For the qualitative data, self-administered questionnaire was distributed to all learners and interviews were conducted with selected learners in the study. The questionnaire required learners to complete a set of questions and to respond to related prompts after the post-test (Kabir, 2016: 208). The questionnaire consisted of 6 questions that investigated learners’ understanding of stoichiometric chemistry, related calculations, and the method of teaching the lessons. Four of the six questions were based on the learners’ conceptualisation of stoichiometric chemistry. The answers helped to understand whether the intervention in the experimental group had any impact on their conceptualisation. One question was based on the confidence level of the learners in stochiometric chemistry concepts. The last question was based on learners’ experience of the lessons conducted in their respective groups and to determine whether the intervention with simulation helped the learners in better conceptualisation for problem solving of stoichiometric calculations.

Followed by the questionnaire, semi-structured one on one interviews with selected learners who scored the highest, middle and the lowest marks from both groups were conducted. The interview provided an elaborated in depth understanding of the learners’ conceptualisation of stoichiometric chemistry and the teaching methods used for the lessons which helped to corroborate data that was gathered from the pre-test post-test and questionnaire. The interview consisted mainly of questions related to the learners’ understanding of the quantitative aspects of chemical change, the importance of balancing a chemical equation for performing calculations in a chemical reaction, how well their respective lessons helped to conceptualise stoichiometric chemistry in Grade 11, and helped them to answer the post-test. The interview questions were sequenced logically and clarified during the interview where necessary. The interviews were audio recorded with the consent of the learners. This helped to explore and probe these topics and to collection in-depth, reliable and comparable qualitative data (Kabir, 2016: 212; Maree, 2016: 93).

The analysis of the quantitative section of the pre-test post-test design used statistical analysis with SPSS 24.0. Both descriptive and inferential analysis of the quantitative data obtained from the pre-test and post-test was done. The lesson observation schedule was analysed according to each criterion and the findings are provided in Table 8. The test response analysis was used to assess the depth of content knowledge gained by learners, and whether conceptual and or procedural knowledge was acquired and thereby, they could understand the level of conceptualisation of the content taught (Sapire, Shalem, Wilson-Thompson and Paulsen, 2016: 4–6). The answers for each question in the pre-test and post-test by learners that were selected to be interviewed were analysed. The analysis was done to identify the correctness and errors the learners made in the pre-test and how they answered the same question in the post- test, after the intervention. Therefore, analysis was done to compare performance on the pre-test and post-test and to determine whether any improvement in performance was due to an improvement in conceptualisation of stoichiometric chemistry concepts.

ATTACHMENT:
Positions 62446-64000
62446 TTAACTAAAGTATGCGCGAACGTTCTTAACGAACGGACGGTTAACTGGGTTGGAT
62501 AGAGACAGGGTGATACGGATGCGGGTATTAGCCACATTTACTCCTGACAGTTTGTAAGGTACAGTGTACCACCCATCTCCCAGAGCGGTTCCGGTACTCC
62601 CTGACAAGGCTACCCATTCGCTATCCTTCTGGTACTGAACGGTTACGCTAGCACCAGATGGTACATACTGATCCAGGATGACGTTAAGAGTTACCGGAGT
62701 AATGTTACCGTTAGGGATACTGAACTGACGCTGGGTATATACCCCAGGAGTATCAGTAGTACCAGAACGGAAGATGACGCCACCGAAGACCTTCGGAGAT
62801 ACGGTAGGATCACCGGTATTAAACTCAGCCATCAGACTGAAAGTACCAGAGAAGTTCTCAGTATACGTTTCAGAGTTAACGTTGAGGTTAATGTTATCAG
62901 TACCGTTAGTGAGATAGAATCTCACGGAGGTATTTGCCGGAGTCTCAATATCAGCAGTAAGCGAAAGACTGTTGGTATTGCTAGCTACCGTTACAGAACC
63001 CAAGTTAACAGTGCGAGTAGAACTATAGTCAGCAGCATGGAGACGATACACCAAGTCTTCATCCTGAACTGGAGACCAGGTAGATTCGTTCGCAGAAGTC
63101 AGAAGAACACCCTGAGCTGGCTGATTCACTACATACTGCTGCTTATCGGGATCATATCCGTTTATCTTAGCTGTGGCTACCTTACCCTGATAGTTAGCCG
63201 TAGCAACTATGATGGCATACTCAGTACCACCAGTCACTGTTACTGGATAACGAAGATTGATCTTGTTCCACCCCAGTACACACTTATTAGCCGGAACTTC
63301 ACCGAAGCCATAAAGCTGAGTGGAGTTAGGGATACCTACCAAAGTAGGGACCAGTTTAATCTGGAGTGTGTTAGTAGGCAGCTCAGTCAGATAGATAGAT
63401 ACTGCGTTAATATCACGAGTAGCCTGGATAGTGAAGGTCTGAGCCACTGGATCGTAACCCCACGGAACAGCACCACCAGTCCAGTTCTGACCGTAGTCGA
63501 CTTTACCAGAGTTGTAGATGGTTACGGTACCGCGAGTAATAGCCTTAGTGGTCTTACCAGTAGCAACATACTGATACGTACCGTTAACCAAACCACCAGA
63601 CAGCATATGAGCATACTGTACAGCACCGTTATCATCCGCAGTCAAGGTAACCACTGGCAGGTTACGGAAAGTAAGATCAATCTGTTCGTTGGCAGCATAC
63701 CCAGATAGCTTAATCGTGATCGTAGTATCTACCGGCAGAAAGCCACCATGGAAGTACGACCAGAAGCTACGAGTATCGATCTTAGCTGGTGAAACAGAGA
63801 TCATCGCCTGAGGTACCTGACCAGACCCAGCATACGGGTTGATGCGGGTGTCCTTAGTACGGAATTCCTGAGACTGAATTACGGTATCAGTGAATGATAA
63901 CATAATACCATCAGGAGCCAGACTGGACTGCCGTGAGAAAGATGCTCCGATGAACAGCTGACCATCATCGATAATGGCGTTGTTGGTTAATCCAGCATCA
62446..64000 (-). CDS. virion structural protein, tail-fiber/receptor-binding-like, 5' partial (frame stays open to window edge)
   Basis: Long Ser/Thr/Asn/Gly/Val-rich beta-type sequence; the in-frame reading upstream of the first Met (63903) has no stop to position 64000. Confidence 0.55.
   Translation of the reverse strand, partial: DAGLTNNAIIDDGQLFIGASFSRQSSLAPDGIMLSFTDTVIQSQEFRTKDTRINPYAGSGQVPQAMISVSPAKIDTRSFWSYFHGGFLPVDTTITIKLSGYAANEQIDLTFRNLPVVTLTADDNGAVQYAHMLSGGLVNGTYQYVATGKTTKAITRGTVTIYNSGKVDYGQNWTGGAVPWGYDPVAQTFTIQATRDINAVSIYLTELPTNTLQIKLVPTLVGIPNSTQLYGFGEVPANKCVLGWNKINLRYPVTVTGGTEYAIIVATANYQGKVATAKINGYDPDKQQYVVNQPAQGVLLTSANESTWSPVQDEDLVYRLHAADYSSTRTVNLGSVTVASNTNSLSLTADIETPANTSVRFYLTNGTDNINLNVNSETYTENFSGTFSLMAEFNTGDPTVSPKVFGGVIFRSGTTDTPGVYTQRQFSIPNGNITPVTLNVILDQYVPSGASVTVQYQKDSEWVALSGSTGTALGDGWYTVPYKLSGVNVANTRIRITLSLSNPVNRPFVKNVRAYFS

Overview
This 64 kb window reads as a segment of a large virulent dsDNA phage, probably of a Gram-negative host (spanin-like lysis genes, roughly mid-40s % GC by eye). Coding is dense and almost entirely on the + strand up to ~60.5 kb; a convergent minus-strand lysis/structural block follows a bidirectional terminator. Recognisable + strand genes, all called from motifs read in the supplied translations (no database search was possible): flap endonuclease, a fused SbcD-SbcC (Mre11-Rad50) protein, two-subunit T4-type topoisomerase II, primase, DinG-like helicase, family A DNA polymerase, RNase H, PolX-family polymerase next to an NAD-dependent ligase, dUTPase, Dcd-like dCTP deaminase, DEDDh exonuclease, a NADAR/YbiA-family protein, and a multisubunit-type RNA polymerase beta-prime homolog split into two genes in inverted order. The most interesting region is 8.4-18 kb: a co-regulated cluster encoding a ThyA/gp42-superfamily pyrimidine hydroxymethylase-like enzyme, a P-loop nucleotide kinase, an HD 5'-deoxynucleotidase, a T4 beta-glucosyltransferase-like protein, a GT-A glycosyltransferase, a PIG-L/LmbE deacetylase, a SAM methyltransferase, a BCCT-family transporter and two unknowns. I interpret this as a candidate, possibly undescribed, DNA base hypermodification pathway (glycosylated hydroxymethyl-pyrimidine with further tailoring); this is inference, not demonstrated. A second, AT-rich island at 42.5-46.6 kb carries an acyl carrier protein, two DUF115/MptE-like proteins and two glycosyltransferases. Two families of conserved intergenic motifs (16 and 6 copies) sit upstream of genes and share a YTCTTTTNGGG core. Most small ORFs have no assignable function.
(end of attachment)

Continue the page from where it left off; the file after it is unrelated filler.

Thematic analysis of the open-ended questions in the questionnaire and the semi structured interview was also done. The same procedure was used for the thematic analysis of the questionnaire and the interview and is given below.

  • Step 1: Familiarising with the responses written by the participants by reading through it several times and reflecting on its overall meaning. The recordings of the interview were transcribed and the same step was followed.

  • Step 2: Taking the text data from the responses in the questionnaire and interview, segmenting the sentences into categories and labelling the categories with a term. This step is called coding.

  • Step 3: Generating a description and themes from codes. In this step, codes from the previous step were used to generate themes. These themes appeared as major findings in qualitative analysis. An inductive approach to data coding and analysis was predominantly used (Braun and Clarke, 2012:57). It is a bottom-up approach, where the content of the data collected derives the codes, which closely match the content.